In late June, the U.S. Consumer Product Safety Commission (CPSC) announced a recall of over 2 million baby cribs. The suspect cribs were manufactured between 2000 and 2009 and most of the recalled cribs have “drop-sides,” which were intended to make it easier for the parent to reach the baby.
However, that very same feature is the basis for the recall. The drop-side can, in some cases, malfunction and create a strangulation and/or suffocation risk for the baby.
As explained in this Chicago-Tribune blog post:
“Most of the cribs were drop-sides, which have a side rail that moves up and down so parents can lift children from them more easily,” the AP story said. “That movable side, however, can malfunction or detach from the crib, creating a dangerous gap where babies’ heads can become trapped, leading to suffocation or strangulation.”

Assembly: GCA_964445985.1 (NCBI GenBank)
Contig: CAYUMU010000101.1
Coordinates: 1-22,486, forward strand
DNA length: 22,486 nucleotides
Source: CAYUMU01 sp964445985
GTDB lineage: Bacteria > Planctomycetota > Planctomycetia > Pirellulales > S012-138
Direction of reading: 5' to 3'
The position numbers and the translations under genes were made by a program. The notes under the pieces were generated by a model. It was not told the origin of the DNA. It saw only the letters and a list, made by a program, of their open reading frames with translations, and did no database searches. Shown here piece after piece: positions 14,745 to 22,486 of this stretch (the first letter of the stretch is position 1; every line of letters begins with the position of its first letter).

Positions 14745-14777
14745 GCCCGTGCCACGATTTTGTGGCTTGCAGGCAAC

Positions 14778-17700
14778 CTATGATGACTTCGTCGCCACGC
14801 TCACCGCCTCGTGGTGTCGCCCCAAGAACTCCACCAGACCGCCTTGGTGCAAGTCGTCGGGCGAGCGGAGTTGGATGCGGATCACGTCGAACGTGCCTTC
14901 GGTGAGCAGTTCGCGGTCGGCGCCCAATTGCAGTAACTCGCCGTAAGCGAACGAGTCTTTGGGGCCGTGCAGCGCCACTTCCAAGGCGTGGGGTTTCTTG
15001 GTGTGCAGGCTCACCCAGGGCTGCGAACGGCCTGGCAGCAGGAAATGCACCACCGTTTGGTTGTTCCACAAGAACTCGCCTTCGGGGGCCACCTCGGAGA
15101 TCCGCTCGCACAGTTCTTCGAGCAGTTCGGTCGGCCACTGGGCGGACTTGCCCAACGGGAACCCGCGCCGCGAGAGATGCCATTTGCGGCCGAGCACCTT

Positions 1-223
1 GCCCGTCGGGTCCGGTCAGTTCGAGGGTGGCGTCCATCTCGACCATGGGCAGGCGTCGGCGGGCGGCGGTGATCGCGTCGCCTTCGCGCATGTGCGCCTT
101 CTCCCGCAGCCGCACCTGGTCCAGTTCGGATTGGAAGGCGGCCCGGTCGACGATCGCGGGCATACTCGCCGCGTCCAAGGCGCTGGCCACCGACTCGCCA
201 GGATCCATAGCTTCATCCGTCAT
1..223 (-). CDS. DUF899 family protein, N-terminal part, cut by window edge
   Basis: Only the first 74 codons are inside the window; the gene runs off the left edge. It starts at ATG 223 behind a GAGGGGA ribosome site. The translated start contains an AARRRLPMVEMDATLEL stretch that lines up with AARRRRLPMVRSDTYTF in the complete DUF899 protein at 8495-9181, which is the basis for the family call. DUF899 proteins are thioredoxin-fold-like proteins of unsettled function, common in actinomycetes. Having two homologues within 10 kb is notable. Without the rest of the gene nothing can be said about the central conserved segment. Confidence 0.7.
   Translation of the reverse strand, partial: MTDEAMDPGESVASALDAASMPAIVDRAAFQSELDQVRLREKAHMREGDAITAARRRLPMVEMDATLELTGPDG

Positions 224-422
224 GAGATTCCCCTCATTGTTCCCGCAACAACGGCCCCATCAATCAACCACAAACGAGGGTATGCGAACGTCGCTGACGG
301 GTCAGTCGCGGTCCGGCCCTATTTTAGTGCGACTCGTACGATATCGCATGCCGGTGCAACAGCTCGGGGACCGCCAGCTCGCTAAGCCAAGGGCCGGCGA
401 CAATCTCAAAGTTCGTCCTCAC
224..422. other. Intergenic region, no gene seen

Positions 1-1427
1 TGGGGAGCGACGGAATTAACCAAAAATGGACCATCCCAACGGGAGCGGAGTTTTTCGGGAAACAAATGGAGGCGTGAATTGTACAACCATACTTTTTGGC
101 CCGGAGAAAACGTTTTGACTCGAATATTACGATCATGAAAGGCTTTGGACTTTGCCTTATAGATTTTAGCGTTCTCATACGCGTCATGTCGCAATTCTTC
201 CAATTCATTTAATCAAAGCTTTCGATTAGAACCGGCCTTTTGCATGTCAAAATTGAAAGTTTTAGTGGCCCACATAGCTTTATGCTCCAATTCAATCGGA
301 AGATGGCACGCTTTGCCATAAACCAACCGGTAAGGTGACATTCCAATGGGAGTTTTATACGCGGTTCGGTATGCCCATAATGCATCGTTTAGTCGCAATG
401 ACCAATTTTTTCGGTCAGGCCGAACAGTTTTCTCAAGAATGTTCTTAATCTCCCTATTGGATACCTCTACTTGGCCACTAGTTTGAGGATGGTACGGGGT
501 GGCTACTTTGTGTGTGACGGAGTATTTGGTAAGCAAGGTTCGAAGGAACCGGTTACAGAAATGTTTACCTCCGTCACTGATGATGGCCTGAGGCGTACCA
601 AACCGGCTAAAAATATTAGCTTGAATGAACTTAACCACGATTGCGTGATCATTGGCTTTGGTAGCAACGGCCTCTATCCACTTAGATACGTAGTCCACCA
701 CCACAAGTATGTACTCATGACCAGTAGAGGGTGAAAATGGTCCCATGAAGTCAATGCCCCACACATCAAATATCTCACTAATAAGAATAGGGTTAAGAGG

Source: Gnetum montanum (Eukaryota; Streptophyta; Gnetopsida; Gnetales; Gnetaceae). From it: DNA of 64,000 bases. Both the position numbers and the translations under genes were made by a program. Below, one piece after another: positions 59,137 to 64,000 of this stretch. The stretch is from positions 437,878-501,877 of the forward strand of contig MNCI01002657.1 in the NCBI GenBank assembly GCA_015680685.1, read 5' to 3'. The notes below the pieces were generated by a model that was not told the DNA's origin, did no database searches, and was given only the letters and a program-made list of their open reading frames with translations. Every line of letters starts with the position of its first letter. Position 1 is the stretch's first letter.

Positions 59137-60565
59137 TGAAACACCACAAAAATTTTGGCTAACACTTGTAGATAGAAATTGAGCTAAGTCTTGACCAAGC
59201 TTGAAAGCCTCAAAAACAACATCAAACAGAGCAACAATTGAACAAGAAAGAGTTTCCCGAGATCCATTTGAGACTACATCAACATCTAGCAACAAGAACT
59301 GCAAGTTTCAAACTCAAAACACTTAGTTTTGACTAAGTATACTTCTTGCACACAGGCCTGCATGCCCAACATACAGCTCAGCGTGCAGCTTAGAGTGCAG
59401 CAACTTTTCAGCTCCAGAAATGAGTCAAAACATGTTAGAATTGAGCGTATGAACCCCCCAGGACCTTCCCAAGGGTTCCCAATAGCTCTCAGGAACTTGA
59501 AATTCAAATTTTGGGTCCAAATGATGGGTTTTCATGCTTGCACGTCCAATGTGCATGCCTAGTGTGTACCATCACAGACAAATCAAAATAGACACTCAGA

“No deaths were linked to the recalled cribs, but there were more than 250 reports of drop-sides detaching or failing and at least 16 entrapments of infants,” according to the AP story. “In one case, a child was found unconscious and later hospitalized.”
The brands involved in the recall include Evenflo, Delta Enterprises Corp., Child Craft, Jardine Enterprises, LaJobi, Million Dollar Baby and Simmons Juvenile Products Inc.
Consumers are being issued free repair kits by the original crib manufacturer. The CPSC warns consumers not to attempt to fix the cribs using homemade remedies.
Additional information about the recall, including lists of the model numbers of the recalled cribs, can be found here at the CPSC’s website.